The University Police Department is currently offering a nine-hour Rape Aggression Defense course taught by officer Philip Borden and campus public safety officer Elisabeth Adams. The program focuses on self-defense and awareness tactics exclusively for women in the face of potential sexual assault and will be split into three separate three-hour sessions.
The first session––scheduled for Saturday April 18––was canceled due to low enrollment. Borden explained that he volunteered to teach the R.A.D. course after University Police Chief Thomas Kilcullen recommended that they be offered at Geneseo. Kilcullen experienced the course while working at SUNY Albany. Borden attended a three-day training session at SUNY New Paltz to become a R.A.D. certified instructor.
Borden said that R.A.D. self-defense programs are offered by police departments both on and off college campuses nationwide. Students who complete the course are able to continue their training throughout their lifetimes at any R.A.D.-sponsored program. According to the R.A.D. website, the nationwide program offers classes geared specifically toward women, men, children and senior citizens. Borden emphasized that the Geneseo course––which will be offered free of charge for the time being––is open only to female students.
He added that the course is based in “not only physical options, but also awareness options as far as providing tips and things of that nature making [a woman] aware that she can do certain things to keep herself out of a dangerous predicament.”
According to Borden, the first session of the course is based in safety tips such as “where not to go, what to look for when you’re some place that’s possibly a danger.” The second and third sessions include a more physical emphasis, providing specific strategies for thwarting attackers.
UPD has offered a number of smaller self-defense programs in the past, as they are often invited to specific residence halls by resident assistants. Erie Hall residence assistant senior Paige Cuddihy organized a week of programming with UPD while working as a residence assistant in Niagara Hall during the 2013–2014 school year. The programming included a self-defense class that was open to all students, which she described as “really successful.”
“It’s hard to get people’s attention about those topics that are important for them to know so doing a program in a residence hall where it’s a more intimate setting … I thought it was a really good way to learn about that without sitting down and being lectured about it,” Cuddihy said.
Pride Alliance women and gender studies representative sophomore Thomas McCarthy expressed support for the psychological security and reassurance of safety that courses such as the R.A.D. program can provide. He added that it could be “placebo to a bigger issue, one that’s much harder to address—that the men who women know are the ones [who are] raping them usually.”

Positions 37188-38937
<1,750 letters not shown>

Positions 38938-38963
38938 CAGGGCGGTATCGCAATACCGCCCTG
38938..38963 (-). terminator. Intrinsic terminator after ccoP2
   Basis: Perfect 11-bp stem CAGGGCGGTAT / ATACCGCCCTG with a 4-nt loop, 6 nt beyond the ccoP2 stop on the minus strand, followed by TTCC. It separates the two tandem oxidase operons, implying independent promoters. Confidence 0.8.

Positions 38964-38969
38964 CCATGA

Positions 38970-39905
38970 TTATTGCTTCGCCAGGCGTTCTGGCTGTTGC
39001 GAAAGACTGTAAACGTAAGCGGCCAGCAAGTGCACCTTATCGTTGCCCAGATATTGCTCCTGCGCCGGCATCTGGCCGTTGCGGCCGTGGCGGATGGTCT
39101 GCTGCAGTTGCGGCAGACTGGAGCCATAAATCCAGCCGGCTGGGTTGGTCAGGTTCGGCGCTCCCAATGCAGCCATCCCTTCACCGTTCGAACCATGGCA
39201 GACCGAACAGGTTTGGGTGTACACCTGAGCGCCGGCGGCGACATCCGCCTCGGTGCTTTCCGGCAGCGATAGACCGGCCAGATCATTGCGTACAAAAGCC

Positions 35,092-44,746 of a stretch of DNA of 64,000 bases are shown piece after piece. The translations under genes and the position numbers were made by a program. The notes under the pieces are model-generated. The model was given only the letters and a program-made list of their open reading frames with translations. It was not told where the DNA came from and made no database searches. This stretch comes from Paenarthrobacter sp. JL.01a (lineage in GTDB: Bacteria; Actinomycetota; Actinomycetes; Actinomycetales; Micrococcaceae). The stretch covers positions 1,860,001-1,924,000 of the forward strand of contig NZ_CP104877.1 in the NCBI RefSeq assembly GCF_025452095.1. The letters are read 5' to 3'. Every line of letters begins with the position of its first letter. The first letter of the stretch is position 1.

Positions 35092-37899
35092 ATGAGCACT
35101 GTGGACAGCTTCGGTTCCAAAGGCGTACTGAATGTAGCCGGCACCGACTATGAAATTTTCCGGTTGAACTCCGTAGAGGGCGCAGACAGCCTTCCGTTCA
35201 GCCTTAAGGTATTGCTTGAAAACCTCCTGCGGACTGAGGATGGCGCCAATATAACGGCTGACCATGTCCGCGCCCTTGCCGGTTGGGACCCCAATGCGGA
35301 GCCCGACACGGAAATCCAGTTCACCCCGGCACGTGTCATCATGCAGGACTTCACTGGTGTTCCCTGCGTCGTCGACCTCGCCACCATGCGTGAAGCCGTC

Karate Club offers self-defense classes to a number of student organizations in addition to those offered by UPD. Karate Club executive board member sophomore Nicholas Kovalevich explained that a number of these courses are offered to sororities, but they are available to all organizations and residence halls.
“The courses are good and important because if someone is put into a situation, they should know how to get out of it,” he said. “Granted, there should be more education about why people shouldn’t do this in the first place, and all the responsibility shouldn’t ever be on the victim, but that’s the model that we’re forced to work with right now. So we’re forced to sort of train the victim to prevent them from being victims in the first place.”
According to Borde, the R.A.D. program is currently offered only for women at Geneseo because offering the specifically tailored men’s course––which is less geared toward rape prevention––would require additional training, money and resources. He added that the women’s course is “possibly more necessary” because self-defense training is “something that some guys need and some guys don’t.”
McCarthy noted that the feelings of security garnered from self-defense courses could benefit students of all genders.
“I don’t know why we would have a self-defense class just for women when I’m sure a lot of people feel potentially unsafe and would like to learn those skills to make them feel better,” McCarthy said. “I think if men and women were in this class, it would be a lot more conducive to creating an environment where these issues of sexual assault aren’t like men’s issues and women’s issues anymore. It’s an issue that everyone has to talk about.”
Borden is currently working to reschedule the R.A.D. Program sessions this semester, with tentative dates on Saturday April 25, May 2 and May 9 in Schrader Hall. He may consider offering a summer program to the open to the community outside of campus and plans to continue the R.A.D. Program in future semesters.